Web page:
Modified recipes and creations from our kitchen to yours and critiques of local Brew Pubs & Eateries we love to explore!
Sunday, October 30, 2011
Hot Spicy Chili Cheese Dip
3 - 16 oz cans of chili (I prefer the one that has the sweet onions)
1 lb velveeta Cheese (cut up in chunks for easy melting)
1 - 10 oz can rotel tomatoes (add more if you like it really hot!)
Add all the ingredients to your crock pot and put on low heat until cheese has melted - stirring periodically to keep from burning. Turn down heat to warm control until you serve. Serve with fritoes or tortilla chips.
Great Cookies for Halloween night!
Saturday, October 22, 2011
Honey Onion Pot Roast (Crock Pot)
2 lbs of Pot Roast (your favorite cut!)
1 pkg of Au Ju seasoning
1 pkg of brown gravy
2 1/2 cups of water
1/2 cup of Honey
1/2 tablespoon of minced garlic or 3 cloves of chopped fresh garlic
1 tablespoon of black pepper
1 tablespoon of flax seed oil (optional)
3 jalapenas (whole just cut at the ends - optional)
1 sweet onion chopped in large pieces
1 cup of carrots (add after 3 hours and at least 1 - 1/2 hrs prior to serving)
cheddar cheese or your choice for dipping sandwich
Mix everthing in the Crock Pot except the carrots and turn up on high. Should cook until meat is tender or approximately 6 hours on high . You can start the Crock Pot on high for 1 - 2 hours and then turn on low for 6+ hours until tender. You can add carrots anytime but I like to add them 3 hours before serving.
Serve meat hot with your favorite cheese on hard rolls, french or sour dough and use sauce for dipping. Baked potatoe or baked Yam as a side dish.
I like the potatoes separate from the Roast so it doesn't get the strong starchy or mushy mixture to it. If you have someone watching their carbs best to serve the potatoes on the side for those who could care less!
Thursday, October 6, 2011
Blanching Timelines for Vegetables
When seasonal vegetables are on sale or picked fresh from your garden this technique helps save money by having vegetables on hand in the freezer for all your favorite recipes.
After you put your vegetables in boiling water by using the timeline information listed below then you will put them in ice water for the same amount of time to complete the blanching process.
Even though I plunge my vegetables in boiling water I always wash them. If the vegetable calls for peeling or cutting I usually do that first then wash them and put them in a colander prior to putting them in the boiling water.
Below in alphabetical order are the most common vegetables blanched. If you have ever frozen a vegetable without blanching you will know how important it is to do these steps!!
I always snap off the hard end but some people like to keep it by peeling it back. Asparagus comes in many sizes so start out with 1 1/2 minutes for small and add another 30 seconds for medium (2 minutes) and about an extra 1 1/2 minutes for large (3 minutes).
Beans (all varieties)
Cut off the tip of bean and then break into pieces or clice lengthwise. The bean is harder so it should be blanched for at least 3 minutes. The same amount of time for all the types of beans works well with 3 minutes.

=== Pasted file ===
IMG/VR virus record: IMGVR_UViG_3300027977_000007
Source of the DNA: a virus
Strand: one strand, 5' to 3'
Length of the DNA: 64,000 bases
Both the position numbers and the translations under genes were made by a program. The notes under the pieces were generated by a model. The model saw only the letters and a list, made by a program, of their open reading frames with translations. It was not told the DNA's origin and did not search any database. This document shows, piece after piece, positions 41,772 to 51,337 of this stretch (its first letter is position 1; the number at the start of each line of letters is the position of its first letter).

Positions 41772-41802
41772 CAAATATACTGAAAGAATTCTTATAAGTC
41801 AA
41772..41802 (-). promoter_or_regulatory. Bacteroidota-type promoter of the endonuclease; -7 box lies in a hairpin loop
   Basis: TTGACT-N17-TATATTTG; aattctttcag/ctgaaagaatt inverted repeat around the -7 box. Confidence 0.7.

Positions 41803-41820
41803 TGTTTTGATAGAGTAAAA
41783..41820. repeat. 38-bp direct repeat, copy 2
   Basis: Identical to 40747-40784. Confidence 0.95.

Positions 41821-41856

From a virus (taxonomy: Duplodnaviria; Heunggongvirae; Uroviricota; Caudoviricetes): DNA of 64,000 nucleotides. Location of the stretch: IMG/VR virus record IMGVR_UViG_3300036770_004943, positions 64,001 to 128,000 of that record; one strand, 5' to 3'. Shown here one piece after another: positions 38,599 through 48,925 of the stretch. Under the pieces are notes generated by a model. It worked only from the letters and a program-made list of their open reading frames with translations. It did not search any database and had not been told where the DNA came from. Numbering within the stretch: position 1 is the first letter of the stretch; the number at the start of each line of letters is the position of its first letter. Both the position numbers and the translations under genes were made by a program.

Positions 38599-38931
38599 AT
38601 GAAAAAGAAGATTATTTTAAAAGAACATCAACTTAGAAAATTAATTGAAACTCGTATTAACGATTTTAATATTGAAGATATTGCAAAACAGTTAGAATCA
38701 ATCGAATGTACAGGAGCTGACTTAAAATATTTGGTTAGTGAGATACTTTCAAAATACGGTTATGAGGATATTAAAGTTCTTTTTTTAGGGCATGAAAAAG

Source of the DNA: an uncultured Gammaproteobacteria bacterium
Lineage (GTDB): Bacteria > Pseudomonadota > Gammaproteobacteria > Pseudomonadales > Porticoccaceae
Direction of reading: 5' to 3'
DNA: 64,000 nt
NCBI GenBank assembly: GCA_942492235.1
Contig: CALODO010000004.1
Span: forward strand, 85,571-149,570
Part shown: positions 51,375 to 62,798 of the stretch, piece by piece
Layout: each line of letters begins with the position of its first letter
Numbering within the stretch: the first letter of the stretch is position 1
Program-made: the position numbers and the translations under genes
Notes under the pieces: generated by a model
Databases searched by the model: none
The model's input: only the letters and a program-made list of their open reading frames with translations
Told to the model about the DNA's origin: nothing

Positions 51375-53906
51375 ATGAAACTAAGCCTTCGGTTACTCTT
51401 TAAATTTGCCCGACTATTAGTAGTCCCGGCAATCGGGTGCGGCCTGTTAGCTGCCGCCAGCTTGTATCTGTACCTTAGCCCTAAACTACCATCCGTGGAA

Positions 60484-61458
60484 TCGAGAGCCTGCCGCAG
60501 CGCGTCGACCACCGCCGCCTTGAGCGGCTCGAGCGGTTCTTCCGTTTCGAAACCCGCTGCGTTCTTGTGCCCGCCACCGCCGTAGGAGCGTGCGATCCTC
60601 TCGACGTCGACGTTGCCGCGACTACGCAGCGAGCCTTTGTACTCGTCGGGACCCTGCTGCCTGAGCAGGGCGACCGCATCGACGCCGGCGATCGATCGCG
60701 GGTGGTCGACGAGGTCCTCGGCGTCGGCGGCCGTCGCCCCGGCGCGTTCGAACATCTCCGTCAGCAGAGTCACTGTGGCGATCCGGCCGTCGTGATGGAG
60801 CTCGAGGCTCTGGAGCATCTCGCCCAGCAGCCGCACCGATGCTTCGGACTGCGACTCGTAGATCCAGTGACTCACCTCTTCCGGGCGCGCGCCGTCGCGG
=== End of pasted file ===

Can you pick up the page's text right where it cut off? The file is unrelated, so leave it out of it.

I love the stalks. I don't waste anything with broccoli. I think it is the perfect food! Peel the stalk and take off the leaves. Usually the stalks are really hard so it is better to cut them lengthwise. I snap the heads off of each stem prior to blanching. Since these are usually a hard vegetable too I blanch them for 3 minutes.
These also come in different sizes so afer you have trimmed the leaves then blanch the small - medium ones for at least 3 1/2 - 4 minutes and any large ones for 5 - 5 1/2 minutes.
I peel them and cut off the tops. I will then slice them lengthwise or in 1/4 inch slices prior to blanching. It just depends how you plan on serving them later.
I like to cut or snap the heads off the stalk and I usually have a lot of different sizes. I will blanch them for 3 1/2 minutes.
This is a favorite for freezing. I will husk the corn and remove all the silk from it the best I can before blanching. Corn comes in all sizes so for small ears about 5 1/2 minutes, medium 7 1/2 and large at least 9 1/2 minutes.
I will peel the onion and slice it into 4 square pieces and break apart before blanching. You can make smaller pieces but this size works best for me in using the colander. I usually will blanch for 2 minutes. It doesn't take long for onions to blanch.
I usually never have to blanch the peas because when I garden I end up eating them all fresh off the vine. They are my garden snack! If you do have extras left over then just shell and blanch. It usually is only about 1 1/2 minutes max.
Bell peppers are great to throw into any dish so it is nice to have a bag handy in the freezer. Cut in half and remove the seeds as well as the stem. You can make any sizes you would like. I like lengthwise slices as well as diced to throw into my spaghetti when I make it. It only takes 2 minutes. If you want to blanch large halves then add another minute.
Peel and slice to about 1/2 inch thick - more or less depending on what you want to use them later for. 1/2 inch usually takes about 5 minutes at the most! Remember when you boil potatoes too long will make them mushy and mushy is not what you want.
Spinach, mustard greens & collard greens etc.
No more than 2 minutes needed! Make sure you take the bad or hard stems out. Better to do that first than later.
Tomatoes (same for Peaches too!)
A favorite of most Chefs. Tomatoes...so versatile! Just throw it in the colander whole and in about 1 minute or less you are done. After you dip it in the ice water you can easily remove the skin.
You can chunk it or you can slice it. However you want to do it is great but don't remove the skin. No need to peel this baby. If you are slicing blanch for about 1 1/2 minutes and if you have big chunks then about 3 1/2 minutes.
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